By Diane DeBlois
The year is 1876; the place, Philadelphia. The great Centennial exposition (formally, the International Exhibition of Arts, Manufactures, and products of the Soil and Mine) had been open since May 10, but it was now June and the city was suffering in a heat wave. On the promenades of the fair, and in the buildings, ladies were cooling themselves by fluttering large paper folding fans. The fans were available, inexpensively, at newsstands and city shops, and were given away as souvenirs at exhibits throughout Fairmont Park. Most of the fans were printed with some image of the fair -- fine chromolithographs, crude woodcuts, or appliques.
The folding fan had originated in Japan in the first century BCE, and had become popular amongst fashionable Europeans in the 17th century. In America, such fans were an 'upscale' accessory -- made of silk, lace, or feathers attached to ivory or tortoiseshell sticks. With Japanese imports flooding the 1876 fair, a sandalwood and paper fan was suddenly available to all.
The fad for Japanese motifs in all American decorative arts -- from clothing to china to typography -- is generally attributed to the enormous success of Japan's presence at the Centennial Exhibition (the year before a trade fair introduced some of the same motifs in San Francisco but the Centennial was more influential). Japan was one of the few countries to erect a government building, and a "Japanese Bazaar" building in traditional style was also shipped to the United States in pieces to be re-erected here by Japanese craftsmen. Inside these buildings, as well as in the main edifice pictured here, was displayed the whole panoply of goods that were soon to be widely available in American markets.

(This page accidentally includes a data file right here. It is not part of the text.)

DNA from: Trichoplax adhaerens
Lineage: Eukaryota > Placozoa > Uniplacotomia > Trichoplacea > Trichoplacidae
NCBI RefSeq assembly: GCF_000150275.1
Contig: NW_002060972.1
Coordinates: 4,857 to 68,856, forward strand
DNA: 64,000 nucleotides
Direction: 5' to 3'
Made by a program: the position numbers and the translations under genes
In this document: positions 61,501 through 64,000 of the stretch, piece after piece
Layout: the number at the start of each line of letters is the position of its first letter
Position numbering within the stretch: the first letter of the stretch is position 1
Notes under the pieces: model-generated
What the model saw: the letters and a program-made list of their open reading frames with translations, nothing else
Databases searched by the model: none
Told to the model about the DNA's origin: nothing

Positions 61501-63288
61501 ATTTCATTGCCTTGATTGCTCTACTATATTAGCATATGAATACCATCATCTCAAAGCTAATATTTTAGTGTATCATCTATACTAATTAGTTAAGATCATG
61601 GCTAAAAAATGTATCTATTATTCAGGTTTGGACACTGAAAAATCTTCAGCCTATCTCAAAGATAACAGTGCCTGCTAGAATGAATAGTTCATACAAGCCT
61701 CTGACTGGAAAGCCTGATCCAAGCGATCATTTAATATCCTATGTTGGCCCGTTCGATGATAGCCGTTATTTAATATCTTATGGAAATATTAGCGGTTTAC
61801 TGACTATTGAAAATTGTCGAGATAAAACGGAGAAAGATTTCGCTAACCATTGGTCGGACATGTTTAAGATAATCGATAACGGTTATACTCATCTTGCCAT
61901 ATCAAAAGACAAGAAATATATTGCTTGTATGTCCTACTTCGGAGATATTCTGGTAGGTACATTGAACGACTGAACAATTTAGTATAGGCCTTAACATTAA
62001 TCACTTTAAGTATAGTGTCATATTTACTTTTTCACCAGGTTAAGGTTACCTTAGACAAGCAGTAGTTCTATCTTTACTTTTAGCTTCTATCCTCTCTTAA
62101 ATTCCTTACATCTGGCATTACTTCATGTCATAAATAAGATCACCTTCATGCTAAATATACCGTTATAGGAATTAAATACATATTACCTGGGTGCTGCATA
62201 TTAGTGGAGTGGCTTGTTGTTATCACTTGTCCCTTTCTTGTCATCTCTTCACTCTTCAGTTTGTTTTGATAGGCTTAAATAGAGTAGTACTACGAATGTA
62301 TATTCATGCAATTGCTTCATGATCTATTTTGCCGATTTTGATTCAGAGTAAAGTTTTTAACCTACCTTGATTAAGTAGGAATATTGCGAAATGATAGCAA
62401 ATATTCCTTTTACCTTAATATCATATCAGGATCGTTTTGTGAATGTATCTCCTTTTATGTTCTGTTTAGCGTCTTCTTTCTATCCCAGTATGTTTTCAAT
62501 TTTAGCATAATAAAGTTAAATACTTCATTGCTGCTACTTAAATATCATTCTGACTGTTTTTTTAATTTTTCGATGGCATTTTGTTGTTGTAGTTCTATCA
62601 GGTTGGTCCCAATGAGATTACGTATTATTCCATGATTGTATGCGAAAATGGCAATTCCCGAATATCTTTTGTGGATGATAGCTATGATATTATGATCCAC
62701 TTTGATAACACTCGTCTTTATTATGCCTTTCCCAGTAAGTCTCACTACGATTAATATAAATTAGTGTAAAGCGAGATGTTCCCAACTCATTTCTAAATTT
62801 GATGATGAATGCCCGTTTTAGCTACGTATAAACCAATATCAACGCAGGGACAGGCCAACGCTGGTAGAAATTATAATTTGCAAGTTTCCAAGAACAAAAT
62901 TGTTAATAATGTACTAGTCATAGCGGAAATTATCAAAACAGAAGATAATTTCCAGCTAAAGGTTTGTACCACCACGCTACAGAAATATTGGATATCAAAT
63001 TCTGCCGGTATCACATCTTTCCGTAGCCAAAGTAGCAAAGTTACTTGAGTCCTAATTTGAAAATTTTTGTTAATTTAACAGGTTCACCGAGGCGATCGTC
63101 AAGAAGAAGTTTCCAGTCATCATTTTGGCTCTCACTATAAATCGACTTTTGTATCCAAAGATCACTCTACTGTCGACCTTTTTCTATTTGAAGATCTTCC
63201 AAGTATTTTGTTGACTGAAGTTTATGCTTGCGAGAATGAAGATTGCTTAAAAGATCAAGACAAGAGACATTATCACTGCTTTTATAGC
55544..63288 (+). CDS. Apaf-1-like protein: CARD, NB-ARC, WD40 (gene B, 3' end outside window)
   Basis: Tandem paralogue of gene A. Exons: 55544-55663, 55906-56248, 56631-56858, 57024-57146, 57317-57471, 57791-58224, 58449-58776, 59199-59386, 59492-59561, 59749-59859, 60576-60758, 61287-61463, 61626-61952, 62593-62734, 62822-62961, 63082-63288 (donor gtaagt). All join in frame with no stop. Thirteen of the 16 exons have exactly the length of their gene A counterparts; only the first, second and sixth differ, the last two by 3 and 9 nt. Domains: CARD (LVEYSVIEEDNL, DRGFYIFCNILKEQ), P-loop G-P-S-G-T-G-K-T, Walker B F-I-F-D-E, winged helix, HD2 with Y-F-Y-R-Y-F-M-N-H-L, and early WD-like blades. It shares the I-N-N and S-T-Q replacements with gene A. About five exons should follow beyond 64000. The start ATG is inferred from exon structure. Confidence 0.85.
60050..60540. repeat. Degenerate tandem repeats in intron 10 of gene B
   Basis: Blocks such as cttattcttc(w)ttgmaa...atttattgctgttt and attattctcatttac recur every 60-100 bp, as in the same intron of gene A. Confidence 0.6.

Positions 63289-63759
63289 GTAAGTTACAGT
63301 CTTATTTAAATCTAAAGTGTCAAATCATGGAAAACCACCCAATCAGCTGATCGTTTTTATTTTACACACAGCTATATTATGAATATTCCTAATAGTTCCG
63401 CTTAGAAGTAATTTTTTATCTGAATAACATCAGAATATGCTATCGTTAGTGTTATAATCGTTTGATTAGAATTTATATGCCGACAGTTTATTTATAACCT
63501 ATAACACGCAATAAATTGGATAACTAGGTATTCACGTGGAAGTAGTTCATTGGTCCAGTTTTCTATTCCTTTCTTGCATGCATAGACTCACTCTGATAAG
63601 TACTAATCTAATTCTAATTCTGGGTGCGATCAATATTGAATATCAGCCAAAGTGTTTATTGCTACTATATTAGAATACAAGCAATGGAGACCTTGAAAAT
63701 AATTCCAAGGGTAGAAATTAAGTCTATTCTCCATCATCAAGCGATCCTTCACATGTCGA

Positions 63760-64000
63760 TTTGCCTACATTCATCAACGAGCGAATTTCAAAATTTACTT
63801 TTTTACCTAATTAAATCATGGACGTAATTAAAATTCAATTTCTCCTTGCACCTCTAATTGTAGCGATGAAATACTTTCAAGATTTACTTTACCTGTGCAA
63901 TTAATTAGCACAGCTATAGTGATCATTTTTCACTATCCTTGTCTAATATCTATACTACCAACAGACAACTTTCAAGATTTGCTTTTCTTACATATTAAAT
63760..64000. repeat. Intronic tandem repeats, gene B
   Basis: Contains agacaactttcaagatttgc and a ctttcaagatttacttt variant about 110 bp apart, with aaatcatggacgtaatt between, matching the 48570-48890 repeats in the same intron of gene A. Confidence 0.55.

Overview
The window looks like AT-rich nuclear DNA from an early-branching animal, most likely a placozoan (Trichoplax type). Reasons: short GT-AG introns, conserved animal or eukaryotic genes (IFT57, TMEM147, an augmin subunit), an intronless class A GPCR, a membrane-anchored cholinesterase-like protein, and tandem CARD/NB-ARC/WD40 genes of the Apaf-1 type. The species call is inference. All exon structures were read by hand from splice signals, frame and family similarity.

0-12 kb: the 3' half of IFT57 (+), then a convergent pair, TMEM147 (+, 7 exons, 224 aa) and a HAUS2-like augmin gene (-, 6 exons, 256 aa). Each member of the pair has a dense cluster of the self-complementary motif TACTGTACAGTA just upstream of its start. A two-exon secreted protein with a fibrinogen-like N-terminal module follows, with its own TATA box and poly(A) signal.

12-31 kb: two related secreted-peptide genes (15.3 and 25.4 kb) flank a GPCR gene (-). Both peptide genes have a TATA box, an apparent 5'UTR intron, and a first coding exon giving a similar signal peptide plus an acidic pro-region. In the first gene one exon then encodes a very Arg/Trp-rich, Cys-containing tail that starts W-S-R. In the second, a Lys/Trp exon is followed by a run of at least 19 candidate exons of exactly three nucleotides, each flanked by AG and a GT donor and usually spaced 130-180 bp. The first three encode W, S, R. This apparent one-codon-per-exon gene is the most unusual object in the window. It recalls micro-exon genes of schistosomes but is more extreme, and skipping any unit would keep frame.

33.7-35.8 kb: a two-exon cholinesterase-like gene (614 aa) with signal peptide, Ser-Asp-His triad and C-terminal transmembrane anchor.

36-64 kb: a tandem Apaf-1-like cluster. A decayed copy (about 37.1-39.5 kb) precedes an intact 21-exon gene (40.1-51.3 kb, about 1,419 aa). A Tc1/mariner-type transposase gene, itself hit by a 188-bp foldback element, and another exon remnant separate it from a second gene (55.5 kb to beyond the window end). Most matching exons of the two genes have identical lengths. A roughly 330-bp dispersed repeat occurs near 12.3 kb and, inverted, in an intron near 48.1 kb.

The folding fan illustrated here was, no doubt, an inexpensive Japanese import with a traditional woodcut of cranes on one side, and a framing device of oriental figures on the other -- rather crudely printed in three colors. Inside the frame was overprinted, probably in Philadelphia, a lithographed image in black of the main building of the Exhibition with the names and addresses of several of the city's hotels: the Irving House, Guy's, Colonnade, St. Cloud, La Pierre, Girard, Continental, Bingham, American, Merchant's, Washington, Markoe. It is possible that the hotels collaborated in the printing, and distributed the fans at the fair to attract business. Other examples of this fan are known with different back scenes -- spreading familiarity with Japanese art while combating a heat wave ... and, eventually, providing a new vocabulary of flirtation.
In a crowded public space, holding the open fan with both hands signaled to a swain, "forgive me;" hiding the eyes behind an open fan, "I love you;" touching a right brow with the folded fan "when may I see you;" bringing the fan handle to the lips, "you may kiss me" and so on. These delicate souvenir fans were saved as reminders of a great fair, but perhaps also of flirtatious play.
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